Die forming is fundamental to manufacturing. With our how-to guides and equipment articles, you can apply this technique to jewelry making, too.
This article is a book review by Hannelore Gabriel for the book “Die Granulation” by Jochem Wolters, for the 1984 Fall issue of Metalsmith Magazine. Die Granulation By Jochem Wolters D. W. Callwey, Munich, Germany, 1983 330 pages, 300 black-and-white and…
Cold forging in the karat gold jewelry industry has sometimes been referred to as stamping, coining and die striking. This process has been used throughout history in the making of coins and medals as well as jewelry. Cold forging basics will always be the same as they were during antiquity; however, the fine points are constantly being refined. The process is simply described as forming a finding by using extreme force to drive raw material into a shaped cavity in a steel block. While it may sound simple, there are many subtle conditions that will effect the outcome.
Full eBook. 96 Pages. If you’ve ever dreamed of making perfect silver beads every time, then this manual is just what you are looking for since Nancy shows you step-by-step with illustrations how to do it.
Hydraulic die forming is a process which hasn’t received a lot of press. Perhaps its usefulness seems limited to mass production, and it sounds as if you need to divert rivers to do it. This article is intended to clear…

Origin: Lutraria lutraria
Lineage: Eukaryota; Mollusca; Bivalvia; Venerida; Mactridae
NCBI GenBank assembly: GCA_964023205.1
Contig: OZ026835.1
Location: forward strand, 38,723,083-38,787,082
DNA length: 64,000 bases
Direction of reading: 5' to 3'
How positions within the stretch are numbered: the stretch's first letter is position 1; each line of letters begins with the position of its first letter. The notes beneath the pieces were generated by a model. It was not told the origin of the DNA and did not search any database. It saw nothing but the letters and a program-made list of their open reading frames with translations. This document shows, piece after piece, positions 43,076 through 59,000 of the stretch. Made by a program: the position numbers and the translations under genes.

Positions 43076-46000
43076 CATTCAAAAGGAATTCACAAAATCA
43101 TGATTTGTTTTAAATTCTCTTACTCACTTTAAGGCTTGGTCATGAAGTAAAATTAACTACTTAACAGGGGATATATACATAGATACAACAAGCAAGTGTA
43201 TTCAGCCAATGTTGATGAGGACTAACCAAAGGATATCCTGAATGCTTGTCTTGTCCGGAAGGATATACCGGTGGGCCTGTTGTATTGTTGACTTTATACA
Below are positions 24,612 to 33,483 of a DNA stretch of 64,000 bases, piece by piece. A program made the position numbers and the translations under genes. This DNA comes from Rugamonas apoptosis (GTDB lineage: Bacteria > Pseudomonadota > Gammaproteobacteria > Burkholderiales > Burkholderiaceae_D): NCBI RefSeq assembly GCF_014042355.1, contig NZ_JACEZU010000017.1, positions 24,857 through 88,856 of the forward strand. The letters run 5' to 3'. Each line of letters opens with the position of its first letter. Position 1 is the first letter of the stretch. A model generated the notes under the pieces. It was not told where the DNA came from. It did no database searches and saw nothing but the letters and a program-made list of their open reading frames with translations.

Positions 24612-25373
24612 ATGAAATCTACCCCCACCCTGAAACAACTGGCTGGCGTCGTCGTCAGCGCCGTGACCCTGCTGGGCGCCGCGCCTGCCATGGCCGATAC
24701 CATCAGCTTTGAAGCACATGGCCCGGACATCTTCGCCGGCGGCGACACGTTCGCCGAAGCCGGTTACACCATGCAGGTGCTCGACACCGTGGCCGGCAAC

In a manufacturing environment, there are numerous pitfalls and problems that will conspire to prevent successful completion of a job. Some of these problems may be complex and involve highly technical investigations, explanations and resolutions; however, many are basic, avoidable mistakes that are easily remedied.
I first saw this technique in a work-shop held at West Dean College, Cich-ester, Great Britain, presented by Louise O’Neill and Bonnie Macintosh. I was immediately filled with enthusiasm by this technology, but the high cost for the press disturbed me. I only occasionally do such work. When back at home I began to experiment with less expensive tools and came up with a ‘low cost’ press forming technique.
How do you solve the problem of producing a limited edition of hand wrought, hollow forms in a reasonable amount of time, and yet have them fit together and look fairly identical without looking machine made? Raising, chasing or masonite die-forming might be an answer, If you are fast and accurate enough at it. But even then, those methods can’t compare with the speed, ease and precision offered by the inexpensive, simple, practical forming of such pieces by use of dies and a small hydraulic press.
In the jewelry business we all get rush jobs but I think this one may just get the prize for being the most work in 48 hours anyone has ever tried to get done. This nice young executive from the Trek Bicycle Corporation called us in a panic and said we were his last hope. He needed 11 pure platinum, 21 pure gold, 36 pure silver and 101 bronze map pins plus 2 pure platinum tie tacks for presentation purposes. In all it totaled 171 finished pieces by noon on Thursday. It was noon on Tuesday before he made it to the shop so we had 48 hours to do the job. We told him it was not gonna be cheap but we would be fair. His boss, the president of Trek, had already told him that the mission was impossible. We were pretty sure we could do it IF we could get all the materials so we took on Mission Impossible! Here is how we did it.